Wednesday, March 24, 2010

Ada Lovelace Day 2010 Profile: Ursula Franklin

Originally posted by minouette.

[...]Today, in Ada's name, people around the world are blogging about women in science and technology, whose accomplishments have all too often gone unrecognized or unacknowledged.

So I thought I'd tell you about of one my heroes, Ursula Franklin. I've heard her speak on more than one occasion and had the honour meeting Franklin. When I was an undergraduate in physics there were a grand total of zero female physics professors at this University, but Ursula Franklin was trained as a physicist and was working in metallurgy and material science, and had U of T's highest rank, a full University Professor, the first woman named to that post. Further she was not only a strong, fearless, advocate for women in science, but one of the more impressive individuals I've ever met. Her influence as a roll model of women in physics and engineering here cannot be overstated. I thought she was an apt choice to profile as beyond the importance and depth of her own scientific and technological output, she has been an influential writer on the politics and social impact of technology itself.

Franklin was born in Munich in 1921 and survived being interned by the Nazis. She received her PhD in physics from the Technical University of Berlin in 1948 and immigrated to Canada, where after a post-doc at U of T, she joined the faculty. She pioneered archeometry - the use of modern materials analysis in archeology, dating prehistoric artifacts made of metals and ceramics. Her science was always engaged with societal concerns. During the 60s she advocated for the atmospheric nuclear test ban treaty, citing her studies of strontium-90 radioactive fallout found in children's teeth. During the 70s she was part of the Science Council of Canada investigation of how we could better conserve resources and protect nature. She began to develop her ideas about complexities of modern technological society.

She consistently has stood up for her beliefs in peace and social justice. As a member of the Voice of Women (now called Canadian Voice of Women for Peace), she tried to persuade Parliament to disengage Canada from supplying any weapons to the US during the Vietnam war, to shift funding from weapons research to preventative medicin, to withdraw from NATO and disarm. She later fought to allow conscientious objectors to redirect part of their income taxes from military uses to peaceful purposes (though the Supreme Court declined to hear the associated case). She joined other retired female faculty in a class action law suit against the University of Toronto for claiming it had been unjustly enriched by paying women faculty less than comparably qualified men. The University settled in 2002 and acknowledged that there had been gender barriers and pay discrimination.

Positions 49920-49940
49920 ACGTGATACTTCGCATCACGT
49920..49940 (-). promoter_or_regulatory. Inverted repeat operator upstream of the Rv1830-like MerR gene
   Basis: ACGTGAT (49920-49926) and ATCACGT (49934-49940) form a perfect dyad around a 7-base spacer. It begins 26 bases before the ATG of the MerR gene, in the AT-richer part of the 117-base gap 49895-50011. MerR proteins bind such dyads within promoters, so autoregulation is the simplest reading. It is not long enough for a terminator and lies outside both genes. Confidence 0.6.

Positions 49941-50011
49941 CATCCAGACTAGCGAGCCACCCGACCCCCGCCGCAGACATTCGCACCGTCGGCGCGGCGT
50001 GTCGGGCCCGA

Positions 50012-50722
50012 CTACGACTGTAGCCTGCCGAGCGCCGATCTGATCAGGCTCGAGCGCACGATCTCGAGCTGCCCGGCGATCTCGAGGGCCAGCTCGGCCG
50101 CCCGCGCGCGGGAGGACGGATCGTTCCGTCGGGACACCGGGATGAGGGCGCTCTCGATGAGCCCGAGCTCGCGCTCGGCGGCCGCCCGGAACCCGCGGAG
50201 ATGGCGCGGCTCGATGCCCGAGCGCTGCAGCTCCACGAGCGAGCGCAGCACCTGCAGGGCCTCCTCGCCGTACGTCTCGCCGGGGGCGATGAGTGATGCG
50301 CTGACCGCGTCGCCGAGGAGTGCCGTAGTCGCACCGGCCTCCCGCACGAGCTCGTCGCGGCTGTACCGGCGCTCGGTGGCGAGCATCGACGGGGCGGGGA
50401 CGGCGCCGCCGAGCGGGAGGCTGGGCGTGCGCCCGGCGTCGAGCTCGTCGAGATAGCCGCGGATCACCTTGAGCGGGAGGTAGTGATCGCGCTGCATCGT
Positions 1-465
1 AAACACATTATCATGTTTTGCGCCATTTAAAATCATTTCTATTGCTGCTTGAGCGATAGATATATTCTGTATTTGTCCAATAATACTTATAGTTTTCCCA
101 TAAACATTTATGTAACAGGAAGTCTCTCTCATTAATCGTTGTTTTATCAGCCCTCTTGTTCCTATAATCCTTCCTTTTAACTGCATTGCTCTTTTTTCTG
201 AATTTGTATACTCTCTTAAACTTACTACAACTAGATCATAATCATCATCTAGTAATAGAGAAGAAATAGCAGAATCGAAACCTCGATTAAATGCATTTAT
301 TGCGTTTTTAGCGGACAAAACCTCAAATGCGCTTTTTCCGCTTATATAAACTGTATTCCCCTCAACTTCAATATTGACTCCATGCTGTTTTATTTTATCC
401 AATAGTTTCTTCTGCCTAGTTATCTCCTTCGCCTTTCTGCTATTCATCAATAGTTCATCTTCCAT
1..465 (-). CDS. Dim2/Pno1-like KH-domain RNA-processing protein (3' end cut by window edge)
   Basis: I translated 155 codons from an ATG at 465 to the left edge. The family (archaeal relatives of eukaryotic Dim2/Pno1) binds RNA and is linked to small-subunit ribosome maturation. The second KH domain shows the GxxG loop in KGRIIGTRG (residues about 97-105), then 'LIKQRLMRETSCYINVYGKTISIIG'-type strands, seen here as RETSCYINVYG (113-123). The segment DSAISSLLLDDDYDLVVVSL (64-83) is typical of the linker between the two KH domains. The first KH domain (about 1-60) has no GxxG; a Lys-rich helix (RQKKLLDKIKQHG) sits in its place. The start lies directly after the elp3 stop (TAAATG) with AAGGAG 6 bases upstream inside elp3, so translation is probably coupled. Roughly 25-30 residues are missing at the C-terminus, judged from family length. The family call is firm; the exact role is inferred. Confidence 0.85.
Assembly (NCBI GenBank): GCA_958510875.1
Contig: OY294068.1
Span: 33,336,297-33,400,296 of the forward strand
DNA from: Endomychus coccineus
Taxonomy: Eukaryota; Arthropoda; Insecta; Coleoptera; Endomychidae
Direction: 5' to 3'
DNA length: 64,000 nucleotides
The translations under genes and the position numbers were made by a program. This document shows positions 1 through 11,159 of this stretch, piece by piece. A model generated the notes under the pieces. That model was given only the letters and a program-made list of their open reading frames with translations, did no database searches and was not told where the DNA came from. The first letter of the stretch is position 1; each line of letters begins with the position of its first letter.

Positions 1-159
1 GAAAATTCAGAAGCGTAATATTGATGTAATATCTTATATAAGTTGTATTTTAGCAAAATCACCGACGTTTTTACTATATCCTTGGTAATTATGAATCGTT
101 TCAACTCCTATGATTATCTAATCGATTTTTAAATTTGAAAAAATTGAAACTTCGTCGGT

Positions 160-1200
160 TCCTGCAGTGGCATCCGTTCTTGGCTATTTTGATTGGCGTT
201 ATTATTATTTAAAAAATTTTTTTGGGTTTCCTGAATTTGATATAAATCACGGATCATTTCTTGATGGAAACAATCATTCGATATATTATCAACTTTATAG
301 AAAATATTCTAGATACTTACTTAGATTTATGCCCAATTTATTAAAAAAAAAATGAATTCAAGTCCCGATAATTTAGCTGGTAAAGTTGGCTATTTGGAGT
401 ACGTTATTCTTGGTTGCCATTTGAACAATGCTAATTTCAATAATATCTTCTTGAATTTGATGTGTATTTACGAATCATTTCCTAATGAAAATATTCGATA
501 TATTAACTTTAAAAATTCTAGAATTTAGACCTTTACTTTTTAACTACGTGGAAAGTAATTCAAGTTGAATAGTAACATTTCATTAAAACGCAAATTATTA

As an applied scientist, her writtings on technology benefit from the insight of an insider, but her priorities are justice and peace and she critiques and analyses technology in this light. She does not view technology as neutral; it is a comprehensive system that includes methods, procedures, organization, "and most of all, a mindset". It can be work-related or control-related, holistic and prescriptive. Franklin argues that the dominance of prescriptive technologies in modern society discourages critical thinking and promotes "a culture of compliance". She has investigated the relationship between technology and power. She has investigated how we interact with communication technologies and advocated for the right to silence.

Many of her articles and speeches on pacifism, feminism, technology and teaching are collected in The Ursula Franklin Reader (2006). Franklin is one of many respected scholars and thinkers to have delivered a series of Massey Lectures, in 1989. Hers were gathered and published as The Real World of Technology. She has been recognized for her work in many ways, including receiving the Order of Canada, Governor General's Award in Commemoration of the Persons Case for promoting the equality of girls and women in Canada and the Pearson Medal of Peace for her work in advancing human rights. Locals may know the Ursula Franklin Academy, a Toronto high school, named in her honour. I think this University, city, country and in fact, society at large are a better place because Ursula Franklin is a part of it. So, though she has received this recognition, I think she should be a household name, so that's why she's my choice for Ada Lovelace Day 2010.

{this post includes material from the surprisingly well-documented wikipedia entry on Ursula Franklin}

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